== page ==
Working in the grey and dealing with uncertainty is something that many leaders face on a daily basis. Market conditions and industries are changing rapidly, while organisations are using new technologies to work differently and deliver services.
Leaders also “work in the grey” when they lead new projects, navigating their teams through a landscape which is uncertain.
Author’s Note: Where I come from, we write “Grey” instead of “Gray”. I’m sure you’ll adapt to this challenge as you keep reading!
The Adaptability Quotient (AQ)
Change and uncertainty is so common these days that the “Adaptability Quotient” (AQ) was developed to assess a person’s ability to adapt to changing circumstances.
AQ is now considered to be one of the in-demand factors for people and particularly leaders in our fast-changing environment. As leaders, we can’t afford to wait until we have all the answers – we need to start taking steps to move forward as soon as possible.
Take a look at the article below to learn more about AQ and what it means for you.
Related: The Adaptability Quotient.
The Great Benefits of Working In the Grey
The main benefit I have observed when leading a team through uncertainty is the confidence that you build along the way.
When people are always working on familiar tasks and completing predictable work, it’s easy for them to feel sluggish and bored.
However, when you and your team succeed in delivering a project in ambiguous and difficult circumstances, the feelings of motivation and accomplishment are far greater.
Not only that, you’ll come up with new ways of doing things that you’d never have dreamt of when stuck in the status quo!
Team members also build resilience and gain new skills and experience that they can apply to future roles.
Most importantly, people start to believe they can achieve great things in the future, when they have already done it in the past!
It’s easy for leaders to want to protect their teams from uncertainty and working in the grey. However, you’ll find that if you can succeed, your team will be stronger and motivated on the other side.
Dealing With Uncertainty Takes Several Forms
There are a few types of uncertainty that leaders commonly encounter in workplaces. Firstly, there is the uncertainty of the market and the organisational environment.
If your company is working within a changing environment, you may be uncertain about what this means for you and your team. This uncertainty can cause stress, but often many of these factors are out of your control.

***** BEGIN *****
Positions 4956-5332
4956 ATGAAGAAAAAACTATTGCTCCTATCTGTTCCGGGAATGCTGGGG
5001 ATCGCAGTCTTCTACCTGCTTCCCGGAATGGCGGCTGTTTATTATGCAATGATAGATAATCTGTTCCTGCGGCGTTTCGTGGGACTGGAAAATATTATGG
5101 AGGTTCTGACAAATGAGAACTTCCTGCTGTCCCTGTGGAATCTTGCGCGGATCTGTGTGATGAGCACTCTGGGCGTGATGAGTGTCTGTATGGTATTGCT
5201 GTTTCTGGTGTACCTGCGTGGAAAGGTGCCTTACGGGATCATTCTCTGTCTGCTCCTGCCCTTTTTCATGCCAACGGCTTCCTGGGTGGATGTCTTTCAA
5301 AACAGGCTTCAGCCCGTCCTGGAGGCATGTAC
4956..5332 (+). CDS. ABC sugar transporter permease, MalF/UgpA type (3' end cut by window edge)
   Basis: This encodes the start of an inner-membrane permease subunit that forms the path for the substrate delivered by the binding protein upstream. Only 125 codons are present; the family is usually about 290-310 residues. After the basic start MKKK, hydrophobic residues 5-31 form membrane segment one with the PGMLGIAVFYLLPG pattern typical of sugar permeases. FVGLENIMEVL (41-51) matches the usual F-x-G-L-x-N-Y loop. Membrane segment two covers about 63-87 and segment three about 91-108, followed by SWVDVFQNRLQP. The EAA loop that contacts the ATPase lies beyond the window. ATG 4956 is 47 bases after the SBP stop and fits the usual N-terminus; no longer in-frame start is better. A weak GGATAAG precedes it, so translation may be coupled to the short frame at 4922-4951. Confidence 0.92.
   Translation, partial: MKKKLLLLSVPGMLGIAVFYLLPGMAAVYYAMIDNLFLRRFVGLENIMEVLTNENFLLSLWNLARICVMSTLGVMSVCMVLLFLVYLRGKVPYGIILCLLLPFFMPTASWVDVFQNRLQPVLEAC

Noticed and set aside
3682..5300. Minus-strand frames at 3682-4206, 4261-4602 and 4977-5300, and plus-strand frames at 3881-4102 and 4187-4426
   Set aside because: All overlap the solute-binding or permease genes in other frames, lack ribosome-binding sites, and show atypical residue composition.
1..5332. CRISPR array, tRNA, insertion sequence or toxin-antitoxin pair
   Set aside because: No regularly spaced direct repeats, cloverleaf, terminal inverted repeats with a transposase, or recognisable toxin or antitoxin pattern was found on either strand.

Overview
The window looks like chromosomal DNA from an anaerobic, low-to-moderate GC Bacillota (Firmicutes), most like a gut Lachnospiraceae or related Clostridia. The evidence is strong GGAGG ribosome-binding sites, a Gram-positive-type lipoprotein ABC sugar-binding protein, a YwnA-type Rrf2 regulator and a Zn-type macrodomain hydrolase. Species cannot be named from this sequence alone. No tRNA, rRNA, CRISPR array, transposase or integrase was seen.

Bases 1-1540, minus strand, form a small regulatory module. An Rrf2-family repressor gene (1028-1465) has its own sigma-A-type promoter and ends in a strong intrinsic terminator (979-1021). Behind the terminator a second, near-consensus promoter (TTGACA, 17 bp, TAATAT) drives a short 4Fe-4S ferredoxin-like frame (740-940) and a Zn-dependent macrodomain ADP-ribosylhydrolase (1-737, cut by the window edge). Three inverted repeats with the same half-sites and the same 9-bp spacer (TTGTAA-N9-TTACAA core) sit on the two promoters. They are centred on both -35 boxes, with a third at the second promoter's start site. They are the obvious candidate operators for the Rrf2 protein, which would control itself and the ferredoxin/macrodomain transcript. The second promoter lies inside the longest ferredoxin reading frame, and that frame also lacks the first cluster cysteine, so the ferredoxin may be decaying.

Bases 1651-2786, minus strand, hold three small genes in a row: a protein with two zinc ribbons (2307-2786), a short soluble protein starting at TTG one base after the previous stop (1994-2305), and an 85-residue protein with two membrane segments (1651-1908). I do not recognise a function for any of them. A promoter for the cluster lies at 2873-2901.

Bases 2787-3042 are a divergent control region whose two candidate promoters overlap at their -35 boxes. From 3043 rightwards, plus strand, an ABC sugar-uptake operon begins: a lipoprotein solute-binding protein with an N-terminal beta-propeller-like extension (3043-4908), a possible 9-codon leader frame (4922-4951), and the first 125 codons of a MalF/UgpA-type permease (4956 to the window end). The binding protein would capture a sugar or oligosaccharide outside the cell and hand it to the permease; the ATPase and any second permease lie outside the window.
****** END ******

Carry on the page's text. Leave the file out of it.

The second form of uncertainty is a lack of clarity about the work you’re undertaking. Often this happens because you know what you want to do, but you’re not quite sure how you’ll get there.
This is what is commonly referred to as “working in the grey”.
I had to do this a lot during my consulting days. Often I found myself working on a project that someone else had sold to a client.
My team and I would look at the project scope and think nervously… “How exactly are we going to do this?”
Understand What You Can Control
I’ve written before about the importance of understanding your “Sphere of Control”. It’s an important concept that really helps leaders to focus their energy where they can actually make a difference.
The idea is simple. Your Sphere of Concern includes things that concern or worry you, where you have no control over them.
This might include the weather, or the decisions that your government makes.
Your Sphere of Influence includes aspects that you can exert some sort of influence on. This includes consulting with your manager about decisions they are about to make.
Your Sphere of Control includes factors that you can directly impact, such as giving direction to your team or the way in which you communicate.
The Sphere of Concern concept is important, because it helps leaders to keep their perspective on the factors they can influence or control directly.
Productive and Unproductive Worry